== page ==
S.F. City Attorney Accuses Former Member of Board of Supervisors of Illegal Lobbying

Michael Yaki
Michael Yaki, former San Francisco supervisor and current member of U.S. Civil Rights Commission, is accused of violating city’s lobbyist law. (KRON4)
San Francisco City Attorney Dennis Herrera is suing a former member of the Board of Supervisors, alleging more than 70 violations of the city’s lobbyist law.

Herrera’s suit accuses Michael Yaki, who served on the board from 1996 to 2001, of failing to register as a lobbyist and other infractions while representing Rescue Air Systems earlier this year. The San Carlos-based firm makes emergency air-supply systems for high-rise buildings that allow firefighters to replenish their air tanks. The company retained Yaki and several lobbying firms to try to persuade the Board of Supervisors to continue an ordinance that required high-rise buildings to be equipped with firefighter air systems. In September, the board dropped the policy in favor of requiring fire-resistant elevators.

The city attorney’s lawsuit, a 468-page document filed in San Francisco Superior Court on Wednesday morning, says Yaki contacted members of the board, Fire Chief Joanne Hayes-White and other city officials more than 70 times while the legislation was under consideration. The complaint alleges:

Yaki flouted the lobbyist ordinance in every way. He failed to register as a lobbyist, failed to disclose who was paying him to lobby and how much he was paid, and failed to disclose any of his lobbying contacts. With his identity as a paid lobbyist undisclosed, Yaki sometimes misrepresented who he worked for. When trying to convince two members of the Board to meet with him, Yaki told them that he was “working with constituents concerned about … fire safety,” and he told three other Board members that he was the “attorney for a firm that advocates for increased safety engineering for firefighters.”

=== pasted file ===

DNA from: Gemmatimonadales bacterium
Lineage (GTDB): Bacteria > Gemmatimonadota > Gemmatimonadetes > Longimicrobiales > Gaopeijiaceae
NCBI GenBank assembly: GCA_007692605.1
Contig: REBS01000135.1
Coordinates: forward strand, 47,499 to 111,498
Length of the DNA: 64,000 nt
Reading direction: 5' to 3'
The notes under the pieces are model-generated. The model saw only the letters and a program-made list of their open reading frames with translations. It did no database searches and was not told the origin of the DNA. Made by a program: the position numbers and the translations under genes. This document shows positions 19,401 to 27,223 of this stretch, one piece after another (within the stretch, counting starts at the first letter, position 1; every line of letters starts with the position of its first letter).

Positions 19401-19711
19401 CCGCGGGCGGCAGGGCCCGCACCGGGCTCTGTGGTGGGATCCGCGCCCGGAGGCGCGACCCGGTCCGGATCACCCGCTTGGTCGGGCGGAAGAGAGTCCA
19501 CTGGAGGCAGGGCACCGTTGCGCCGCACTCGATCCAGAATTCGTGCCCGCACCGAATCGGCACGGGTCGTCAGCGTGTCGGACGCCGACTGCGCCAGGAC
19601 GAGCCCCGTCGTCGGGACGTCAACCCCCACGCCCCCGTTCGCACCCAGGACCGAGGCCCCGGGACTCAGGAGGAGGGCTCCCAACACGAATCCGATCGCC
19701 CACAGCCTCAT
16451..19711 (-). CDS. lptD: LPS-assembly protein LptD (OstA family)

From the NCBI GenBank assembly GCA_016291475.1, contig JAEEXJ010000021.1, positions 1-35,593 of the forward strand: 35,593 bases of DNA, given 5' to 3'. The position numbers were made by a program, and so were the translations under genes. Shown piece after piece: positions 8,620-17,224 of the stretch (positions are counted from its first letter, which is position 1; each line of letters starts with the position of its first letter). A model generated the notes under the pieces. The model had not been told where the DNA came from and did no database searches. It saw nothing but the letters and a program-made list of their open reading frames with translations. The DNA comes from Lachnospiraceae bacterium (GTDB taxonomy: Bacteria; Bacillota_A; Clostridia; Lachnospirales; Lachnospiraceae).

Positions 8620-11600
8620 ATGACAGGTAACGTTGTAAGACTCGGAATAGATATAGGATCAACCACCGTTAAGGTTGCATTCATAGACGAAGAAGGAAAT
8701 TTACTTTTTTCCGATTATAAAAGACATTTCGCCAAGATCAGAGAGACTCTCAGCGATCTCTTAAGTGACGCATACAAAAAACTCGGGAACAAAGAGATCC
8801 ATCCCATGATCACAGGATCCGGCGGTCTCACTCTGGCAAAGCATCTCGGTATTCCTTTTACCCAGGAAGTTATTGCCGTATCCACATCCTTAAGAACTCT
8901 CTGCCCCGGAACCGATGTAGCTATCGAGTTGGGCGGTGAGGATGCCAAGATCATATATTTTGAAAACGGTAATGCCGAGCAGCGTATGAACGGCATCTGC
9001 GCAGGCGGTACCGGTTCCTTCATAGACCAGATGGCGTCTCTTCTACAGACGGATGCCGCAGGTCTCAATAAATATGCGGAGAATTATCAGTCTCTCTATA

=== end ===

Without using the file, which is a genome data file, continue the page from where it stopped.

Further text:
Asked to comment, Yaki sent an email response saying his work for Rescue Air Systems was legal:

“There is an exception within the Ordinance allowing attorney representation, and as an attorney I worked within the parameters of the ordinance. My client retained several lobbying firms to handle lobbying on the ordinance when it came to the Board of Supervisors. I look forward to positively resolving this matter with the City Attorney.”

The city’s lobbyist ordinance provides for civil penalties of up to $5,000 per violation, or three times the amount of compensation scofflaw lobbyists fail to report, whichever is greater. In a statement, Herrera said, “Yaki himself voted to support the ordinance in 2000 while a member of the Board of Supervisors. … Unfortunately, in the case we’ve filed today, the evidence is overwhelming that Mr. Yaki brazenly flouted a law with which he had no excuse to be unfamiliar.”

Yaki, a graduate of UC Berkeley and Yale Law School, currently serves on the U.S. Civil Right Commission. He also operates Michael Yaki Consulting, which offers services ranging from legal representation to crisis response and communications for corporate clients.

In that consulting role, Yaki recently played a high-profile role in a racial-profiling dispute involving Barneys, the New York City luxury retailer. The company retained Yaki after two African-American customers complained they had been detained after making expensive purchases at the store. In a report on the incidents, Yaki blamed the New York Police Department for profiling the customers and found the company blameless.

Author

Dan Brekke

Dan Brekke (Twitter: @danbrekke) has worked in media ever since Nixon's first term, when newspapers were still using hot type. He had moved on to online news by the time Bill Clinton met Monica Lewinsky. He's been at KQED since 2007, is an enthusiastic practitioner of radio and online journalism and will talk to you about absolutely anything. Reach Dan Brekke at dbrekke@kqed.org.

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